There is some complementary distribution if we consider clusters: [tr-] as in 'true' but no [tl-], [sl] as in 'slide' but no [sr-], [shr-] as in 'shred' but no [shl] (except some loan words), and [l] can cluster with [r] post-vocalically, as in 'girl' or 'world' but not vice versa. Moreover, since both of these sound categories tend toward 'vowel-like', it is not surprising that in some cases they might reduce to a vowel or vowel lengthening in some accents, dialects and word contexts (such as post-vocalic [r] in London, Boston and NY Englishes, or the lost [l] of the word 'chalk').

Given the variety of English /r/ and /l/ sounds and how they parallel each other in the lexicon of English, it is little wonder that EFL learners, even after they have practiced making an English /r/ vs. /l/ distinction, lose the ability when actually communicating orally. Therefore, it is best to teach--over a period of time and through a variety of activities--the full parallel variety of English /r/ and /l/ sounds as found in the most frequent words of the lexicon. A proposed sequence is this: first the variety of English /r/s, then the variety of English /l/s, then /r/ vs. /l/ contrasts in common words, then a follow up on the variety of post-vocalic [r]s in rhotic accents, such as US and Canadian Englishes.

In the next installment, we will look at an instructional sequence which includes explanation of basic classroom procedures and many examples from the beginner's lexicon of English.   

16 November 2010

TEFL Forum: Japan's Rakuten, Uniqlo opt for total immersion in global English

Japan's Rakuten, Uniqlo opt for total immersion in global English

The Japan Center for Economic Research (JCER) has published a report about how two new 'new economy' companies in Japan, Uniqlo (casual clothing similar to the Gap) and Rakuten (a web-based 'shopping mall'), are making English the official language of their company.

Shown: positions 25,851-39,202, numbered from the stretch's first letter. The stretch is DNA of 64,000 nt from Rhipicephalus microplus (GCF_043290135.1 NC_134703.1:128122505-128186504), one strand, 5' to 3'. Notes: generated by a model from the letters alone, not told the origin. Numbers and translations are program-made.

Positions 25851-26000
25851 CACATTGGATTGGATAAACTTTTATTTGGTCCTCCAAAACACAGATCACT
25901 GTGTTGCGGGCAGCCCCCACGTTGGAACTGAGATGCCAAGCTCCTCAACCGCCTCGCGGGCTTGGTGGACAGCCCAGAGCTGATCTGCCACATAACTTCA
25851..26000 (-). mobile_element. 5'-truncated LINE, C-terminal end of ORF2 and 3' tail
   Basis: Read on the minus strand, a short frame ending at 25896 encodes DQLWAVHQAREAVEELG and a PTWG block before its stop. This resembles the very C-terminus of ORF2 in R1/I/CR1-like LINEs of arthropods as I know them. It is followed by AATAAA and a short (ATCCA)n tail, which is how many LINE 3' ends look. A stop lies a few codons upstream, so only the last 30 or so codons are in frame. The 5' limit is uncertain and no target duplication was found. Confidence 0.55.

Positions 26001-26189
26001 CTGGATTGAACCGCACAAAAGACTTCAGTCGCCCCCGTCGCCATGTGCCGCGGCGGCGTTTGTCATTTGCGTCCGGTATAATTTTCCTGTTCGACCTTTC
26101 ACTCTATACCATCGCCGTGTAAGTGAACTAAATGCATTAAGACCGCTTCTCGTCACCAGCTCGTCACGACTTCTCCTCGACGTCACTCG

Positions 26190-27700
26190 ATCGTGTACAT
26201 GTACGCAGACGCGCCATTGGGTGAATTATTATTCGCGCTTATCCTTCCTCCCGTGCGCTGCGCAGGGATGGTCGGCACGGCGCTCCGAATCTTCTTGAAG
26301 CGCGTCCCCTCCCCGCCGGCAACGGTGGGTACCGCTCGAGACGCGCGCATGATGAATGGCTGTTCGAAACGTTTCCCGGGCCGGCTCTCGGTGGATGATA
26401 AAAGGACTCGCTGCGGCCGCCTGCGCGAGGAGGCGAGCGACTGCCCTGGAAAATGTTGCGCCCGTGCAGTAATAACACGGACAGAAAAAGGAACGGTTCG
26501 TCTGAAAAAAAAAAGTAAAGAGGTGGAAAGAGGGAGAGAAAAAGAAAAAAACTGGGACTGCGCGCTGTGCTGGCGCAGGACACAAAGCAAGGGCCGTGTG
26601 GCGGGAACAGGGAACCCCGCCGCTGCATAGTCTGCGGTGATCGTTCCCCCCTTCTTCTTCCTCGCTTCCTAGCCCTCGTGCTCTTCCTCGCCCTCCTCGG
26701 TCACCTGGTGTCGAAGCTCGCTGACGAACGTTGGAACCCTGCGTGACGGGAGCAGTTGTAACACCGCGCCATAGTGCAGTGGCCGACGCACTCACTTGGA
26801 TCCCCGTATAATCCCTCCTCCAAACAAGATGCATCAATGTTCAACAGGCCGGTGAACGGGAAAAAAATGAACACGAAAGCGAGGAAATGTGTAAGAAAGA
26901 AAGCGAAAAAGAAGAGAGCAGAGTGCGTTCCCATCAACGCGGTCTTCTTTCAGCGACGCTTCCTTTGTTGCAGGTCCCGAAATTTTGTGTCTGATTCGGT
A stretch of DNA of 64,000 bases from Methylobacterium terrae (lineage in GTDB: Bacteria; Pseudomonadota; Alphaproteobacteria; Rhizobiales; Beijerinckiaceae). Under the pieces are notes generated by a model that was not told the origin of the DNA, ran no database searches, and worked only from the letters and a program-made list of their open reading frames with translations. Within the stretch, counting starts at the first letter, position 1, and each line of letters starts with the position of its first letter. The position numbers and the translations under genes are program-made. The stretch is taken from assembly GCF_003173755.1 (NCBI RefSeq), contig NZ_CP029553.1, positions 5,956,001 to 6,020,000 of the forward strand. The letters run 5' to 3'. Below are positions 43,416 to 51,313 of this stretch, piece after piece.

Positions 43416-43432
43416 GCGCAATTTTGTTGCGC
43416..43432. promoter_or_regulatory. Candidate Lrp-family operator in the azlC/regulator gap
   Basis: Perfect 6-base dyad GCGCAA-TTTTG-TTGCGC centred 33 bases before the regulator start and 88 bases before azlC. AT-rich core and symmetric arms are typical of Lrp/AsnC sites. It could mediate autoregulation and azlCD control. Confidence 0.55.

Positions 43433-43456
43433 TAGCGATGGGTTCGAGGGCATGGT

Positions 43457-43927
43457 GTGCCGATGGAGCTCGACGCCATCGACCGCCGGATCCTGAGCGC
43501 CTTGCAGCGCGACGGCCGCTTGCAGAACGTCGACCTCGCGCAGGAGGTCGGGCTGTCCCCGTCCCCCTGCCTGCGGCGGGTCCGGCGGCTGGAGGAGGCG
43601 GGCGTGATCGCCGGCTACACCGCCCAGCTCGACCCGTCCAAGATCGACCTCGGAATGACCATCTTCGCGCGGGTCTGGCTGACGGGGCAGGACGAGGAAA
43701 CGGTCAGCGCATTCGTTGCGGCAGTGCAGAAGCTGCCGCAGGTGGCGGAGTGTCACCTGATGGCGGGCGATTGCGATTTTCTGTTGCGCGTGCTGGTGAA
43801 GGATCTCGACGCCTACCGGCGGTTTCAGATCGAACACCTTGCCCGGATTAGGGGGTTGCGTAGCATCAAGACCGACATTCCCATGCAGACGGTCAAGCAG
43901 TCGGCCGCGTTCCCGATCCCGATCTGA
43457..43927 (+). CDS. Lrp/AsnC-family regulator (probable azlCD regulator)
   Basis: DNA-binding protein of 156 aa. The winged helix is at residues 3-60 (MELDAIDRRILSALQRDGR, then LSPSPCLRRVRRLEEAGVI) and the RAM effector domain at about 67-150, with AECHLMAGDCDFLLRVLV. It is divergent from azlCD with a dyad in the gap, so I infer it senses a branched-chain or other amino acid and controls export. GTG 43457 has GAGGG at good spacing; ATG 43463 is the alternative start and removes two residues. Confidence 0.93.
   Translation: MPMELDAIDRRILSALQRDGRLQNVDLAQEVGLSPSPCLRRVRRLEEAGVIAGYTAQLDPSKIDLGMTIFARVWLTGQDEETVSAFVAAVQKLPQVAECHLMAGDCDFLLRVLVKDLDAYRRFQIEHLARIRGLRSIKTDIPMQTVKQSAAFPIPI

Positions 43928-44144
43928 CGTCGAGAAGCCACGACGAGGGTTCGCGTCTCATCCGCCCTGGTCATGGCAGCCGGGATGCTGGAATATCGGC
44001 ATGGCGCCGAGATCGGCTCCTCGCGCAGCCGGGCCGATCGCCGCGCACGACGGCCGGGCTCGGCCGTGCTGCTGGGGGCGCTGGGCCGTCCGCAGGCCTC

These bold, controversial decisions come about mostly because their executives see overseas markets as the key to future growth. Moreover, Uniqlo is a retailer centered in Japan, but its clothing and accessories are almost entirely manufactured overseas, in China.

Japan, with its low birth rate and aging society, has actually started to record decreases in population. Although the economy has been alternating between government-subsidized low growth and stagnation for the better part of two decades, Uniqlo and Rakuten have both experienced rapid (if at times uneven) growth. Long before this, Sony Corporation, an OLD 'new economy' company (they still relied on hardware manufacturing for most of their sales) said that it was going to use English as its primary language for international operations, but it didn't ban Japanese.

The JCER piece is here, and can be downloaded in .pdf.


Japan Times ran an article on the phenomenon, found at the link and excerpted below.


Why so drastic an approach? Rakuten says English skills will be critical to achieve its plan of entering 27 overseas markets, where it expects to become the leading player, particularly in the field of online shopping. That part of the plan isn't so surprising. Many of Japan's major corporations are eyeing overseas markets, having largely given up on Japan's, which has been stagnating for the last decade or so and where the population is graying rapidly.

Nor is Rakuten's take-no-prisoners approach to English unique. Fast Retailing Co., Ltd., purveyor of Uniqlo casual clothing stores, announced its own in-house English-only policy this spring. Meetings with at least one non-Japanese in attendance are all to be conducted in English, and internal reports will need to be written in the language. Staff are being asked to achieve a score of at least 700 on the Test of English for International Communication, or TOEIC.